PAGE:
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What does the Church mean when it says that the sacred Scriptures are inspired?

What does the Church mean when it says that the sacred Scriptures are inspired?

Seminary professors talk Scripture

In plain terms, the notion of the sacred Scriptures as inspired means that what is in the Scriptures is what God wants to be there, i.e. the Holy Spirit is behind the human words through which God communicates to us. Because of this inspiration of the Holy Spirit, the human words that comprise the Scriptures are trustworthy in regard to both faith and the moral life and contain the revelation of who God is to us, and of who we are in relation to God and to each other.

– Father Robert Schoenstene, S.S.L.,

When the Church speaks of the inspiration of sacred Scripture, it affirms that these writings have God as their source, and that they reveal knowledge of God that, left to ourselves, we humans could never attain. One biblical text, 2 Tim 3:15-17, provides a foundation for the concept of inspiration when it states that the sacred writings “are able to give you wisdom for salvation through faith in Jesus Christ.” It also employs a rarely used Greek word, theopneustos, which literally means “God breathed” or “God inspired,” when it states that “All Scripture is inspired by God …”

The “fact” of the inspiration of sacred Scriptures has been affirmed from the beginning of the Church by both the Eastern and Western Church Fathers. At the same time, it is not clear from their writings how these early Christian writers understood inspiration, i.e., how it actually takes place. The Church has made clear that any ultimate definition of inspiration must consider the very real contributions of both its divine and human authors. Further, the Church has eliminated three inadequate definitions of inspiration because they fail to recognize this balance of divine – human cooperation, namely mechanical dictation, mere assistance and subsequent approbation.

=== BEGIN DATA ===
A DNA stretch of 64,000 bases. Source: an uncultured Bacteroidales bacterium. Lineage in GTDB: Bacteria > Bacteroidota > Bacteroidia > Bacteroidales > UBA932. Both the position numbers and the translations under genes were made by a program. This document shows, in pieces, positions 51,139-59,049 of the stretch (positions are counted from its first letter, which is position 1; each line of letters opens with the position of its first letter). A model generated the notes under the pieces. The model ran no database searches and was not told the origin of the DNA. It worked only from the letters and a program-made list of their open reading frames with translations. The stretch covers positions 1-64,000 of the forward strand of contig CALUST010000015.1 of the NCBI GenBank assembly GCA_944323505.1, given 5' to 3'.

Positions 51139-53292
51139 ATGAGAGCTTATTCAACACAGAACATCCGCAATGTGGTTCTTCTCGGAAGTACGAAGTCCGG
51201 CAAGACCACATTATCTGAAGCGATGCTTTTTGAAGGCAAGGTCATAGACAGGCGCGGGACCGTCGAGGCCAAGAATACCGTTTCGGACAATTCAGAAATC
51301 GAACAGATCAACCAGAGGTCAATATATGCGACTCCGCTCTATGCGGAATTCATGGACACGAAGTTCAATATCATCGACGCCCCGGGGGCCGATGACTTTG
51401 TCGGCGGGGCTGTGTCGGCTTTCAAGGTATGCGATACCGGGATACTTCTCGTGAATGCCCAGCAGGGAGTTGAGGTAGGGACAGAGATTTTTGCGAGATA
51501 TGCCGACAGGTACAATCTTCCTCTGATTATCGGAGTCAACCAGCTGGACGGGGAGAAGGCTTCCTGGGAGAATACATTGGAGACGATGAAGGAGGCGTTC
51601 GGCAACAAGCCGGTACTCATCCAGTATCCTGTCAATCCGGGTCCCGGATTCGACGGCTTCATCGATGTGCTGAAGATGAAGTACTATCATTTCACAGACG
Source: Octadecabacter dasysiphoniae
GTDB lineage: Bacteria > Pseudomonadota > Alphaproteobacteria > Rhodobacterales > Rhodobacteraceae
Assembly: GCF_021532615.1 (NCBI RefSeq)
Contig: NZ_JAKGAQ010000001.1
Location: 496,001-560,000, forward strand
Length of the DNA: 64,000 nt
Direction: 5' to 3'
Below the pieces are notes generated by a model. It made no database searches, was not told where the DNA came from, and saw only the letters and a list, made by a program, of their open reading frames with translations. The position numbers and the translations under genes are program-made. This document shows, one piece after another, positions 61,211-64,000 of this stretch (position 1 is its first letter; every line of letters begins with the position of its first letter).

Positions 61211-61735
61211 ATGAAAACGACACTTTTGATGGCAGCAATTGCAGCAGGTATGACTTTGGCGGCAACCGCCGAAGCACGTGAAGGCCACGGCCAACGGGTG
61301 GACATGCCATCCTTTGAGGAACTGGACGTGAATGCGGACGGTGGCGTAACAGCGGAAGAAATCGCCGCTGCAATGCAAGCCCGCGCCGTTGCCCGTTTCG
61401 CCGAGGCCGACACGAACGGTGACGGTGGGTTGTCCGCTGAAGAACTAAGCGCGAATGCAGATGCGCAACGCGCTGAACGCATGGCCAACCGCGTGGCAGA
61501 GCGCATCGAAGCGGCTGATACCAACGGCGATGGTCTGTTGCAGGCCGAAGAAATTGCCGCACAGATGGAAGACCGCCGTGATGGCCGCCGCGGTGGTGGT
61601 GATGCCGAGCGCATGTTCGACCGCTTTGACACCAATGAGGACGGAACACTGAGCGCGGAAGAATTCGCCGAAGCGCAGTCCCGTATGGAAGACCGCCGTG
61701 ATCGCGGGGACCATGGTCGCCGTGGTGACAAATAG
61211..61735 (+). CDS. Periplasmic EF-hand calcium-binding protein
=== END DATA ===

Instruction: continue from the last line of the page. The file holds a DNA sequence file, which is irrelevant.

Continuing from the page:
Mechanical dictation, often depicted in stained-glass windows as an evangelist writing on a scroll as an angel whispers in his ear, places too much emphasis on God while reducing human cooperation to mere passivity. Mere assistance, on the other hand, describes inspiration as the Holy Spirit merely protecting a human writer who writes freely from error. This definition overemphasizes the role of human contribution at the expense of the divine. Finally, subsequent approbation states that a book of sacred Scripture is inspired only upon its acceptance by the Church as a sacred text. Again, this definition elevates the role of the human community while almost ignoring altogether the active role of the Holy Spirit throughout all the stages of the text.

Having said what inspiration is not, the Church is now thinking more about the whole process of inspiration. It explores this matter in the 1993 document, “The Interpretation of the Bible in the Church,” issued by the Pontifical Biblical Commission. In particular, it recognizes that a believing community passes down traditions that capture faithfully their experience of God, and that subsequent generations also experience these as compelling and pass them on until eventually the traditions reach the written form that we now call sacred Scripture.

What is an ecumenical council?

An ecumenical council gathers the bishops from the whole Catholic Church to discuss and settle issues dealing with Church doctrine and practice. The word ecumenical itself comes from the Greek, meaning “the inhabited world.” It originally referred to the Roman Empire.

The first “ecumenical” council was the Council of Jerusalem and is recorded in the Acts of the Apostles. It addressed the observation of biblical law by, especially, Gentile converts in the early Christian community. It is generally referred to as the Apostolic Council rather than by the name of ecumenical.

There have been 21 ecumenical councils

1.    First Council of Nicaea (325)

2.    First Council of Constantinople (381)

3.    Council of Ephesus (431)

4.    Council of Chalcedon (451)

5.    Second Council of Constantinople (553)

6.    Third Council of Constantinople (680-681)

7.    Second Council of Nicaea (787)

8.    Fourth Council of Constantinople (869-870)

9.    First Council of the Lateran (1123)

10.  Second Council of the Lateran (1139)

11.  Third Council of the Lateran (1179)

12.  Fourth Council of the Lateran (1215)

13.  First Council of Lyon (1245)

14.  Second Council of Lyon (1274)

15.  Council of Vienne (1311-12)

16.  Council of Constance (1414-1418)

17.  Council of Basel, Ferrara and Florence (1431-1445)

18.  Fifth Council of the Lateran (1512-14)

19.  Council of Trent (1545-1563)

20.  First Council of the Vatican (1870)

21.  Second Council of the Vatican (1962-65)

What was Vatican II?

Vatican II is a common way of referring to the Second Council of the Vatican, or Second Vatican Council. The 21st ecumenical council derived its name from the fact that it was held at St. Peter’s Basilica in the Vatican. It opened under Pope John XXIII on Oct. 11, 1962, and closed under Pope Paul VI on Dec. 8, 1965.

The primary concern of Vatican II was to address the relations between the Roman Catholic Church and the modern world. As Bishop Christopher Butler, OSB, put it, Vatican II represented the Church’s attempt to study and understand itself. This undertaking involved the two dimensions of understanding the Church in itself through a looking back to the Church’s roots in Scripture and tradition and an understanding of the Church in relation to the world.

– Elizabeth Nagel, S.S.D.